Key Points:

Cabinet Minister Trevor Mallard has moved to put a bad year behind him -pleading guilty to fighting in a public place and apologising to whistleblower Erin Leigh.

Mallard has come under fire on both issues and today sought to cauterise further political damage ahead of the Christmas break.

He accepted the fighting charge at a status hearing at Wellington District Court.

Wellington accountant Graham McCready had brought a private assault prosecution against Mallard in relation to the altercation he had with National MP Tau Henare in October after Mr Henare taunted him in Parliament about his private life.

Mallard pleaded not guilty to an assault charge, but today pleaded guilty to the lesser fighting charge and agreed to pay $500 to the Salvation Army's Bridge drug and alcohol programme.

Shortly after the conclusion of the hearing, Mallard apologised in Parliament to Ms Leigh, who he had been accused of unfairly attacking under parliamentary privilege.

Ms Leigh quit as a public relations contractor at the ministry last year following the appointment of communications contractor and would-be Labour MP Clare Curran, who was recommended by Climate Change Minister David Parker.

Ms Leigh said the appointment amounted to political interference in what was supposed to be a neutral ministry.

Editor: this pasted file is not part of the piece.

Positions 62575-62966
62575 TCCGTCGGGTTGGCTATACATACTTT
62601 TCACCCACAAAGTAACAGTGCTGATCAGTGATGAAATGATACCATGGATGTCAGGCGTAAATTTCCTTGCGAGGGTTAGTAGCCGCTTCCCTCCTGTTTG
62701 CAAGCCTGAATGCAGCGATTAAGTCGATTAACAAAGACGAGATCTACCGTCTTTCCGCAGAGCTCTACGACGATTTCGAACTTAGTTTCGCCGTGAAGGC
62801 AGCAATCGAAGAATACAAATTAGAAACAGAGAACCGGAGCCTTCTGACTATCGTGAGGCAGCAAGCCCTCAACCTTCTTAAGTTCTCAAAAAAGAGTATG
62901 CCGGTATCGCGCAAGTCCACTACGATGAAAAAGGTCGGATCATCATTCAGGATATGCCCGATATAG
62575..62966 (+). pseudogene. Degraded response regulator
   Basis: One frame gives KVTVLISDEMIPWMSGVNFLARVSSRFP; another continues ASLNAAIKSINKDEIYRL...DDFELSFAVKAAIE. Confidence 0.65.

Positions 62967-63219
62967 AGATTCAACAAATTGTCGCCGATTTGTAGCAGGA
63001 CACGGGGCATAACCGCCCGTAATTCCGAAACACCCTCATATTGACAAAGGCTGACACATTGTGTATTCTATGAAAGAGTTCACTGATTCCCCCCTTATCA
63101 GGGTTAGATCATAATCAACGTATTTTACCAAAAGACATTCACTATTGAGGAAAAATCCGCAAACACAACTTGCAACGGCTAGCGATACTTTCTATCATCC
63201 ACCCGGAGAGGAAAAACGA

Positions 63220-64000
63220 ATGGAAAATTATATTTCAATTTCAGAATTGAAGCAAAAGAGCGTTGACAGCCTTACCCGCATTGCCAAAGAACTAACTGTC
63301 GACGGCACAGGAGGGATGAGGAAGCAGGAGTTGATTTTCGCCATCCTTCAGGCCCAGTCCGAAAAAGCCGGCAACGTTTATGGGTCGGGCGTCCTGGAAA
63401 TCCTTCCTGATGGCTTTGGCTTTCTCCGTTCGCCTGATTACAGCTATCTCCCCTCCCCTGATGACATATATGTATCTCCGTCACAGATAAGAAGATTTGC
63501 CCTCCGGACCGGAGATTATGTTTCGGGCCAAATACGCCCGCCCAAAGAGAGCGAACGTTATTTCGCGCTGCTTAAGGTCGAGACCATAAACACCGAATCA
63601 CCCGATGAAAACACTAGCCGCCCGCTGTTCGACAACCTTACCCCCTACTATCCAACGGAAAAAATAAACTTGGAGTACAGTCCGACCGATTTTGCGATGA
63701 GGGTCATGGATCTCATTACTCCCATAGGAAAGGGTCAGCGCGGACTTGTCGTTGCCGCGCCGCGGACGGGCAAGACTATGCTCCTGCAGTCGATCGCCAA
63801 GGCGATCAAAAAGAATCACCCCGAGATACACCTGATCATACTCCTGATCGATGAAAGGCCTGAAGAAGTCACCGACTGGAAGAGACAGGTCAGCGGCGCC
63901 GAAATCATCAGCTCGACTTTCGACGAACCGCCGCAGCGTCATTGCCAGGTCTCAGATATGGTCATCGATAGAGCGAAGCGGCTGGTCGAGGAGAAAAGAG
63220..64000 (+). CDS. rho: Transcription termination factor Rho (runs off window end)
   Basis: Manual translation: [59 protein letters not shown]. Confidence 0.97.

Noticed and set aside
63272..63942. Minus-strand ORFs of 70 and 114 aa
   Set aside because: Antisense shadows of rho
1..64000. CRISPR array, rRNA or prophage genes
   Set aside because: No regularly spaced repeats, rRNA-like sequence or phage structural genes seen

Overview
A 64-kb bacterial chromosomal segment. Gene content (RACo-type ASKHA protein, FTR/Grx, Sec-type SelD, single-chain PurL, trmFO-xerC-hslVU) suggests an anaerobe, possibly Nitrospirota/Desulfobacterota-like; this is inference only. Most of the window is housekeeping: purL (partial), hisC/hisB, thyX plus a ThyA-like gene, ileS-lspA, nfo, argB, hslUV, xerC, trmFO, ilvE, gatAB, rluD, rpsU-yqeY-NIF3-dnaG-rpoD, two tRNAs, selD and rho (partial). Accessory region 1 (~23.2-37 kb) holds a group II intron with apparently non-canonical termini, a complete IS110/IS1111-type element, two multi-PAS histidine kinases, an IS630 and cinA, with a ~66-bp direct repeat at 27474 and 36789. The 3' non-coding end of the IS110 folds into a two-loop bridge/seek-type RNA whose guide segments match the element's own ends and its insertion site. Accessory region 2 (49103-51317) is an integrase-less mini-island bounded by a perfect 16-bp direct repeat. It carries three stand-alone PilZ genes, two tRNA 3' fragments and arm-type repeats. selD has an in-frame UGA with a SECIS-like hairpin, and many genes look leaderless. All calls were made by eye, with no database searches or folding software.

Her statements spurred Mallard to describe her as a "sad" individual and an incompetent worker.

However she was subsequently praised by two of her former bosses and by the ministry's chief executive Hugh Logan.

Mallard has been under strong opposition pressure to apologise to Ms Leigh and today did so.

"On reflection I now believe it was not wise to make those comments. I apologise to her."

Mallard refused to comment on his apology, but was more forthright on his court case.

"I'm really pleased we've got it over with by Christmas. Clearly I shouldn't have been involved in the fight to start with. I was involved in the fight and the matter is now finished."

Mallard pointed out that the conviction under the Summary Proceedings Act was not criminal.

"The charge is one of a lower level - a non-imprisonable offence - and while I'm clearly not proud of it, it's in a different category to assault which I was certainly not guilty of."

Mallard said he was not happy with how the incident had reflected on the Government.

In return for the guilty plea to the lesser charge, Mr McCready withdrew an application to lay a second assault charge over an incident last year in which Mr Mallard was alleged to have clipped National MP Bob Clarkson around the ears with a manila folder.

Mr McCready told reporters he had achieved what he had set out to do - show that people were equal in front of the law and that ordinary people had a right to call politicians to account.

Mr McCready, who was without counsel at today's hearing, accepted a trial would have been a mess and said he was glad to get a compromise that achieved his aims.

Mallard refused to bag Mr McCready, but said he was pleased to have finished dealing with him.

"I think a number of us who are MPs have had people who are fairly hard to work with over a period of time and Mr McCready is in that category. He's not the worst and I think I'm pleased to have finished dealing with him."